What’s a tendinopathy?
When one or more of your tendon is loaded above its capacity it will begin to change and become painful . This results in a more sensitive tendon which has a reduced capacity for load.
Signs and symptoms
Commonly presents with pain over the big hip bone felt on your side. Sometimes symptoms can spread all around your hip even down the thigh and knee
May be worse during running or hopping, climbing stairs or hills and crossing your legs.
Is twice as common in women particularly younger females that play sport or perimenopausal females
How did it happen? Increased load!
Loads complex and never comes from one source. “Poor movement patterns” or “weak gluts” usually get the blame but it’s usually more complex than that. Here are a few examples of load being too great for a tendons capacity
Let’s use an easy example first: you’re signing up to F45 to kickstart a fitness goal. You’ve been inactive for a while (reduced capacity) and you get back squatting / jumping / all the stuff you haven’t been doing for a while in the gym (increased load)
Here’s an example where load might change: You’re a runner deciding to get off the road and onto the trails! You haven’t increased the kilometres you run per peak (one measure of load) but all of a sudden you’re running a ton more on uneven surfaces up and down hills (increased load)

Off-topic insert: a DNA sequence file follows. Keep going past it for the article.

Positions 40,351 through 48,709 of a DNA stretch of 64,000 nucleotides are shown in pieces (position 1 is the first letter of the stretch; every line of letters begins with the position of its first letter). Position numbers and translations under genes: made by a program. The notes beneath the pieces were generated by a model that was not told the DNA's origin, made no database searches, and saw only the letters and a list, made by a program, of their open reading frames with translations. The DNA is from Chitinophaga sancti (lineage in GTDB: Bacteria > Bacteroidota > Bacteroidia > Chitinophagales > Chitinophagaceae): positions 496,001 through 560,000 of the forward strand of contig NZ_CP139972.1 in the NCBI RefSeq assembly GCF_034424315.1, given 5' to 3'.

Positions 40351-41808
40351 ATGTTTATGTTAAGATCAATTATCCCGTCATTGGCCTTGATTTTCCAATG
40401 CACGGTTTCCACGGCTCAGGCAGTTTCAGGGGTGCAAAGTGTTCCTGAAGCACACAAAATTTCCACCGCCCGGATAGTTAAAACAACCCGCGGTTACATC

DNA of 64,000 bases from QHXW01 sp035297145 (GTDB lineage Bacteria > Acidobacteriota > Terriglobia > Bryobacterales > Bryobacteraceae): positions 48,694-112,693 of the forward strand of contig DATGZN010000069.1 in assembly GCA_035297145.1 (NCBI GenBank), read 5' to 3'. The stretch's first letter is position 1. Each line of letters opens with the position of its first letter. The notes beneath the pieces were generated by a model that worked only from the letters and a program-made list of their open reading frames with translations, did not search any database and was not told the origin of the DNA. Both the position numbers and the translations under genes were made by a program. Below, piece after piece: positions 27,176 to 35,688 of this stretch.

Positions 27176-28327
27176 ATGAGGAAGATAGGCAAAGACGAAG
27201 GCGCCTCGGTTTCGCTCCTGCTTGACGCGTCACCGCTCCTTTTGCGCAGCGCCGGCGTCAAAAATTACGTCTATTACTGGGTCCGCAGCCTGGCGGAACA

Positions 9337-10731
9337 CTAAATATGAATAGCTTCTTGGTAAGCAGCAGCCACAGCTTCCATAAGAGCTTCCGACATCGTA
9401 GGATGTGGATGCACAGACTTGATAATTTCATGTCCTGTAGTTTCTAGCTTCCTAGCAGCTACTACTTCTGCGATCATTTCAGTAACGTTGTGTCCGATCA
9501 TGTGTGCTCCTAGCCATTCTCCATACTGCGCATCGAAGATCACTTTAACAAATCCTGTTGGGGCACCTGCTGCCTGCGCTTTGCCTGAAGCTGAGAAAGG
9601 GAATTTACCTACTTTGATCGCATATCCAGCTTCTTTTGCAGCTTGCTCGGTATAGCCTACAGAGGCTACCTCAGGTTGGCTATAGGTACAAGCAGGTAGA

Now for a less obvious one: You love pushing yourself in the gym and have done for a long time. You stick to the same routine and program (unchanged load). You’ve recently changed jobs though and this new job’s very demanding (increased load), you start sleeping less to meet deadlines (increased load) and now your hip is hurting!
Finding ways to get stronger or more coordinated will always help, but in each one of the examples above there’s a more complex load that might not initially seem obvious that needs to be managed for an optimal outcome.
What should I do?
The pains being caused by a load / capacity mismatch. That load is often not so obvious and it’s never just one thing. The key is figuring out how to reduce your load to a point where your pain is at an acceptable level.
Some of these loads will be out of your control, others might come from physical activity that has recently changed – modifying that load is usually the easiest way to to get your pain under control.
The other part of the picture is building capacity – there’s a million different ways to do this and it will go much further than some glut band exercises. Whatever weaknesses you’ve got, whatever you need more exposure to or more coordination with, we’ll improve that!
If you’re a runner
If your main activity is running and you’re got hip pain it’s worth doing a gait analysis. Things like a low step rate can be a factor which can help a great deal with hip pain if addressed
Can’t go wrong getting strong
A stronger hip joint is one that’s less likely to be in pain, loading should start with slow heavy shortened range movements which are more manageable gradually progressing the speed and range as the pain starts to subside.
Let’s get this sorted!
- If you are experiencing any gluteal tendinopathy, contact our physiotherapists to discuss how they can help you.